Fast Forward Weekly
The driving beat of Tim Hus’s Alberta Crude
Saturday, May 1, 2004
"Naw, that’s OK Tim. Suffice to say that the guy has been around – with stints as a saw-hand at a logging camp and another on board a salmon fishing boat being two of his past gigs. What’s more important to note is that this is an uncommon case where the singer is almost indistinguishable from the song. Over the space of two records – the newest, Alberta Crude, being released mere days from now – Hus has populated his tunes with miners, gravel pit workers and a host of other workin’ men and women that bear scant difference to himself. When it came time to start writing his own acoustic driven, rootsy songs, Hus says it just made sense.
"It’s not calculated, it’s just that musically this is where I fit in," says Hus. "It’s something I can do. I’ve got a voice for it and those are songs I can write because it’s something that I know." Indeed he does have a voice for it, one reminiscent of Stompin’ Tom Connors, one of Hus’s heroes. It ain’t an affectation though – after a minute of conversation you’ll realize his husky twang comes naturally and Hus is just singin’ with the only voice he’s got. The comparisons would probably end there but Hus also shares Connors’s penchant for keeping his subject matter north of the 49th parallel. That’s mostly because Canadian country music, he maintains, is already overfull with clichés about the American south.
"How come we’re all singin’ about the bayou and Mississippi and shit?" he asks. "I write about Canada. It’s something I can honestly write about and, ironically, pretty much nobody’s doin’ it.
"True enough. There’s a handful of like-minded musicians such as Alberta’s Corb Lund, but country music is increasingly less about the actual country and, as Hus states with a sardonic chuckle, more about "pop music made for secretaries in office buildings now." Which makes Alberta Crude something of an aberration – and refreshingly different too.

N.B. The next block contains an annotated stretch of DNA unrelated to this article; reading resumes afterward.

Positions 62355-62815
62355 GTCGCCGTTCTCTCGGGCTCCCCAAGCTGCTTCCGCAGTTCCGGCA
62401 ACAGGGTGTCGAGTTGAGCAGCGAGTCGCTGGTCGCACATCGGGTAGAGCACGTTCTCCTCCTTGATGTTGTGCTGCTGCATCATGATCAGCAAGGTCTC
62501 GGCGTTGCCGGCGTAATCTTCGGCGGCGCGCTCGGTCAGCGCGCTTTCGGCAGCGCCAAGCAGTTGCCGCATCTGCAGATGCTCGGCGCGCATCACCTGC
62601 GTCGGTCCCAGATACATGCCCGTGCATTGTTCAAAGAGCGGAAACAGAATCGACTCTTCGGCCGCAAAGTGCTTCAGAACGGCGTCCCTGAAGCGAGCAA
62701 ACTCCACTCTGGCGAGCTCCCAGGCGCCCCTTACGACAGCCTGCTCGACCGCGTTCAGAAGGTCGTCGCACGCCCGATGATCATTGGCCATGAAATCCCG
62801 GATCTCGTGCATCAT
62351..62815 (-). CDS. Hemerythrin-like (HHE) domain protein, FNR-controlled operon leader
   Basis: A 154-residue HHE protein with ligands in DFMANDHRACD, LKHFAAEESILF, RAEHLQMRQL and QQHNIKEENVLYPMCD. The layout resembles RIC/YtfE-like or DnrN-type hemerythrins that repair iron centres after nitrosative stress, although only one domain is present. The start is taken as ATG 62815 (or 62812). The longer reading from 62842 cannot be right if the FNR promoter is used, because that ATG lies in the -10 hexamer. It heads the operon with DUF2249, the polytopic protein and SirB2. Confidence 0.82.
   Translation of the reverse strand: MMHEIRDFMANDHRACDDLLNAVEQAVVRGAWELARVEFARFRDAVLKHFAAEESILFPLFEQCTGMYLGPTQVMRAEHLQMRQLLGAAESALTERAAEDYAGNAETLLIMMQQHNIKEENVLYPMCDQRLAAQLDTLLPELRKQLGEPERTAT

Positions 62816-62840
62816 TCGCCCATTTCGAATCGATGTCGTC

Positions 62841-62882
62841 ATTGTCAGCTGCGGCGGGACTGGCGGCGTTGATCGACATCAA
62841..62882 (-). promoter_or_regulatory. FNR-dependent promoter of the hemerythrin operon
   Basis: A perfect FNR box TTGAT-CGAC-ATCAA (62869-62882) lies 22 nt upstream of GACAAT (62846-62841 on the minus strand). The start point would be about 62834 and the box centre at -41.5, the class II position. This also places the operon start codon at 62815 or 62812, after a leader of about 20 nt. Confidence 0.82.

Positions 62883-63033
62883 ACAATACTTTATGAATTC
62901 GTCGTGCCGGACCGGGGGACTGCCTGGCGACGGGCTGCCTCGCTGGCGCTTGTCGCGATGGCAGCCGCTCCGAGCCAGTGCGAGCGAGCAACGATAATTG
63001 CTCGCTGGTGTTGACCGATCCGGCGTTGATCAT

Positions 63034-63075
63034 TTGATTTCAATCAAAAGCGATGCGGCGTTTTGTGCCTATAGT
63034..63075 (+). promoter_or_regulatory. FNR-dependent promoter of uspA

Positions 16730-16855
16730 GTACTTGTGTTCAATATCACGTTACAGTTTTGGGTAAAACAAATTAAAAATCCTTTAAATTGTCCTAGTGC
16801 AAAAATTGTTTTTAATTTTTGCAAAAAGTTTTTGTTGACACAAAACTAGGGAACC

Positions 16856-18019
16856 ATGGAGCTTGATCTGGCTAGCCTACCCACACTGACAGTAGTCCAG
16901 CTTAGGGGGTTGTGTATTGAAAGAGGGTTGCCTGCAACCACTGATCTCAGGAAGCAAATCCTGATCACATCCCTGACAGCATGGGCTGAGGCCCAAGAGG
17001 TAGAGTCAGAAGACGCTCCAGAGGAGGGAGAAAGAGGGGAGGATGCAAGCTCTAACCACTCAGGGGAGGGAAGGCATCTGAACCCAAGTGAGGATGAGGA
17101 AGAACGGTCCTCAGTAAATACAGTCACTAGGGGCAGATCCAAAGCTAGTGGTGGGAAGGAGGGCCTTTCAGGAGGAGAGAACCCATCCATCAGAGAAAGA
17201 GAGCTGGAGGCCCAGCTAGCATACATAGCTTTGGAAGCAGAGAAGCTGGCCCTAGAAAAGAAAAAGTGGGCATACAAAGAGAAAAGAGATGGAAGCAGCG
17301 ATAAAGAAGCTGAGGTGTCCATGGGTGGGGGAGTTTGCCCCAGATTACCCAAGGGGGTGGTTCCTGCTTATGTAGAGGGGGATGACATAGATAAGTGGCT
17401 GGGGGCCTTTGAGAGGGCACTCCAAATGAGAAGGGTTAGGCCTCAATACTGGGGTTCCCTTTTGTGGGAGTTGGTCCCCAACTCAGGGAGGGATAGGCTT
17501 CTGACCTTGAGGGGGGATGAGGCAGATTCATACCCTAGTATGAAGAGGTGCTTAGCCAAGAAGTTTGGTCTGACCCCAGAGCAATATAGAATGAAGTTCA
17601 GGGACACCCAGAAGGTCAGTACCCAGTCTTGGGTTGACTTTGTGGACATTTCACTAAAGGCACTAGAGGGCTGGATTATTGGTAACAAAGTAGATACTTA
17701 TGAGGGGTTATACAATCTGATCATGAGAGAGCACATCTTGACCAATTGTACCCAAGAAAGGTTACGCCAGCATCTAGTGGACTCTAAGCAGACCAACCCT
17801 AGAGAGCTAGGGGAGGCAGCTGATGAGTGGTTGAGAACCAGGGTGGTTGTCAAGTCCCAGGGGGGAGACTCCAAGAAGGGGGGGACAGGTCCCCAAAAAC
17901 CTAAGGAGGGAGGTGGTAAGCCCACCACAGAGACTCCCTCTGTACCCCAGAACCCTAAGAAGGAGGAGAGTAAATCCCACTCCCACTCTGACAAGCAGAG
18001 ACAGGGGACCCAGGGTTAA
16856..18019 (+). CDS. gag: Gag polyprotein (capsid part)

Kicking off with the title track, a detailed story of the original Alberta oil boom, all 11 tracks are devoted to uniquely western Canadian experiences with sparse, rustic guitar licks and simple, driving beats – the kind meant to keep fingers drumming on the steering wheel. Whether it’s a tune about a quintessential small town saloon with a 12-point elk rack on the wall and Ian Tyson on the jukebox, or the tale of a life chasing Yukon gold, it’s all custom designed to please both urban roots fans and the small town and rural folk.
It’s the latter crowd Hus prefers playing for, "the old guys out there stringing fence wire." Too long have they had to endure chart topping "boy bands" (Hus’s term) like Emerson Drive and Rascal Flatts – and they appreciate the step back to an older form of songwriting. "They’re like, ‘Holy shit it’s nice to have this back,’" he says. "Because there’s only so many old Marty Robbins songs you can listen to, right?"
CELEB TOP FIVE
The Top Five best day jobs ever held by singer-songwriter Tim Hus
1. Beer truck driver in Germany – You always have the right of way and people cheer when you arrive
2. Employee at a trout farm fish hatchery
4. Saw hand at a logging camp
5. Deckhand on a fishing boat
Back To Reviews